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It’s time to ditch the ‘old academic identity’ to survive funding cuts

When money’s tight, there’s no better time for researchers to bust out of the Ivory Tower and actively engage with the public. Nhoj Leunamme == Jhon Emmanuel/Flickr, CC BY-NC-ND

It’s time to ditch the ‘old academic identity’ to survive funding cuts

Much has already been written about the pressure on the Australian university system due to the federal government’s planned deregulation of fees, course funding cuts and significant research funding cuts.

Add to this yesterday’s report that the government would consider billions of dollars in university research cuts if the Senate blocks its proposed sector changes.

The implications are major for large and smaller universities alike. Institutions are already cutting costs and reconfiguring internally in order to navigate the hostile environment looming on the horizon. For instance, the University of Melbourne is cutting A$70 million and our own institution, Victoria University, is cutting A$50 million.

Of course, the financial bottom line is critical to determining what happens in Australian higher education. Indeed, it may take some smaller universities to the brink of viability.

But beyond the dollars moving in and out of the system, what the people within universities do in response to such pressures is also vital. An important question thus far ignored in public debate is how we should think of Australian academic identity and purpose in this environment.

What does it mean to be an academic in Australia today? What should the academic do? These are crucial questions to be considered in any climate, but especially when the Australian university system is under threat.

What is an ‘academic’?

Some time ago University of Sydney senior lecturer Ruth Barcan observed:

Contemporary academics are situated simultaneously within a number of different models of professional practice: scholarly, bureaucratic and managerial/corporate. These models […] are modes of knowledge that involve the operations of power, that are produced within institutions, and that produce a certain kind of social subject – in this case, different versions of ‘the academic’. Each of these discourses produces a paradigm of what is thinkable, sayable or do-able as an academic.

Of course, the modern academic is not a homogeneous entity. We arrive and develop our professional identities as we go, shaped by different life experiences, disciplinary backgrounds, training and career trajectories, capabilities and interests.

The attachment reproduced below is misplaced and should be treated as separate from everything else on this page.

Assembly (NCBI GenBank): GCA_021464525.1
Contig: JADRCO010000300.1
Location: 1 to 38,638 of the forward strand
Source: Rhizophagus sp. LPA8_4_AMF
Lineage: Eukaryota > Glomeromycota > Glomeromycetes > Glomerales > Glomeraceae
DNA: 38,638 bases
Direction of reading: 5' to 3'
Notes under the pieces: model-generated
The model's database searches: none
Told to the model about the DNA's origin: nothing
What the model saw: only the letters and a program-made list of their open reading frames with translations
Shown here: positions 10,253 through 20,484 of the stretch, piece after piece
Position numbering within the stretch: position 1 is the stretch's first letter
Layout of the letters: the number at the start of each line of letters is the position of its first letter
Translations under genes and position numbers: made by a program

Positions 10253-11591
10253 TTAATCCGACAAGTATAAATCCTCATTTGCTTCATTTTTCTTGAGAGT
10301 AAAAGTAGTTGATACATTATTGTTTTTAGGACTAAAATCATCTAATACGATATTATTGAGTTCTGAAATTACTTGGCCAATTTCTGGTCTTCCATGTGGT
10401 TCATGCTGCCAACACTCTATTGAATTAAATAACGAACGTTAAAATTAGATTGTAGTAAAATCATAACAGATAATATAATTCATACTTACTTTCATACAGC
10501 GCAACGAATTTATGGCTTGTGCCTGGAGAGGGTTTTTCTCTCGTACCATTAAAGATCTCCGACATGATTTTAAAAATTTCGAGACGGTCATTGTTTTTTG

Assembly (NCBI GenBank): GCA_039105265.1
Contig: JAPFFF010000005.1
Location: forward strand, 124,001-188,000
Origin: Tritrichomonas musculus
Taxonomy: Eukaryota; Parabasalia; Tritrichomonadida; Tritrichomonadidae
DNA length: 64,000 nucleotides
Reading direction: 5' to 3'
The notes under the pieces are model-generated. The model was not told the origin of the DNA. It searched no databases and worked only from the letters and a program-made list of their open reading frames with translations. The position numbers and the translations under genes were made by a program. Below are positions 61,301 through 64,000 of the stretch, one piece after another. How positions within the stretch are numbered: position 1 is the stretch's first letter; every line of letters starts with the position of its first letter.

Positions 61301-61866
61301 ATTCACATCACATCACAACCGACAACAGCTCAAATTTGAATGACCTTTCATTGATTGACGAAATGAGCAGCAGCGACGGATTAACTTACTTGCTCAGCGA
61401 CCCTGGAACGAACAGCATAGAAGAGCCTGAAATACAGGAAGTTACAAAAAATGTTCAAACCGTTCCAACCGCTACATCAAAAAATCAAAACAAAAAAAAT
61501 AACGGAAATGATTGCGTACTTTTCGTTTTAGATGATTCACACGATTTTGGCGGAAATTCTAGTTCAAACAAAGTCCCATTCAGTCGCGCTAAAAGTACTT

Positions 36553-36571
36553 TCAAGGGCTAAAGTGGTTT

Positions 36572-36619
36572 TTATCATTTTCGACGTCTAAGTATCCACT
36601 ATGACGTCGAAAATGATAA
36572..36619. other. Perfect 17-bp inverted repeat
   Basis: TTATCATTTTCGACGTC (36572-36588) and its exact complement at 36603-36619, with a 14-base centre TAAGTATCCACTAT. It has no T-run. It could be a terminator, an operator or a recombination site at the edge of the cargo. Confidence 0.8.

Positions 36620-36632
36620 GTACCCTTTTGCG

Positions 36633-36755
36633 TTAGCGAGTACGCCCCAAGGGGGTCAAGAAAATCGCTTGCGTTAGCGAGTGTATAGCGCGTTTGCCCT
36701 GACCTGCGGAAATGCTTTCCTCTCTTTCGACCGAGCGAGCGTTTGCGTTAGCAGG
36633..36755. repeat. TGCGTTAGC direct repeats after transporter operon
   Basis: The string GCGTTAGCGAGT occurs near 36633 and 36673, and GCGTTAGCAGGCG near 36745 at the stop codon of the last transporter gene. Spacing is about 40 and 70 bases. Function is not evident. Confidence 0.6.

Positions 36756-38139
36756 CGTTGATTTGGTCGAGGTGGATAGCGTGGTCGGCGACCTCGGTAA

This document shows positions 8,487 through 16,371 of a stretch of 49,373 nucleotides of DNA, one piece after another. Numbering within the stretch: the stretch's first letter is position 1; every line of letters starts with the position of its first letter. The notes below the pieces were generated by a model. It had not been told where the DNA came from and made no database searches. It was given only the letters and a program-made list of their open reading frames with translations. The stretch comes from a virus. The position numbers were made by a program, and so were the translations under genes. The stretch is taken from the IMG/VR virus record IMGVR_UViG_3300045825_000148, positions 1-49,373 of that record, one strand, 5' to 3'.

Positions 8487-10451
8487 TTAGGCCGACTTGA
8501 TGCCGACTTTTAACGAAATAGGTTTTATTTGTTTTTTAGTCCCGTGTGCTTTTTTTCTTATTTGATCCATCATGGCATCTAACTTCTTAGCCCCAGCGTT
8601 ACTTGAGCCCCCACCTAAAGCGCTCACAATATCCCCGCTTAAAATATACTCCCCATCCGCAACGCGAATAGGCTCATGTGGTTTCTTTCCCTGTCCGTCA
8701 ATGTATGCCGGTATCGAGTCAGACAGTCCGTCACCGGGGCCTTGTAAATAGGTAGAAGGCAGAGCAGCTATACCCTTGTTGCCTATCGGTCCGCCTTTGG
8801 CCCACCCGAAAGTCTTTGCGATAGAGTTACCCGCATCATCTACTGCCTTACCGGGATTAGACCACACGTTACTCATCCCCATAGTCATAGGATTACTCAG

Wikimedia Commons

Our activities may involve teaching and curriculum development, administration, looking for funding, doing and publishing research, plus performing services to our disciplines, profession, institution and community (and much more).

Most people will be familiar with the elitist Ivory Tower caricature of privilege, pomp and ceremony, where academics are wilfully removed from the world around them.

In this “old” type of academic identity, success is largely measured by serious (read: peer-reviewed) academic publications, grant income and service to institution and discipline. Here, arguably, the orientation towards knowledge is passive and authoritarian: here’s the truth … use it if you know what’s good for you.

This kind of academic identity is still being played out. But regardless of what you might think an academic is, does or should do, we think the most important issue is your orientation towards the core of academic endeavour: the production, evaluation and dissemination of knowledge.

In short, what you do with what you create. Increasingly, the sector is being called to account on this as the world changes around us.

Mode 1 and Mode 2 knowledge production

The idea of “Mode 2” knowledge was outlined by Michael Gibbons and colleagues in their 1994 book The New Production of Knowledge.

They argue that knowledge production has increasingly shifted out of the academic institution, and away from the exclusive realms of homogeneous scientific disciplines operating in isolation.

For Gibbons and colleagues, Mode 2 knowledge supplements traditional knowledge. Unlike “Mode 1” knowledge, Mode 2 knowledge is made as and where it is applied, and by transdisciplinary collaboration. Mode 2 production is reflexive and has socially accountable quality measures – as distinct to the in-house peer-review system for Mode 1 knowledge.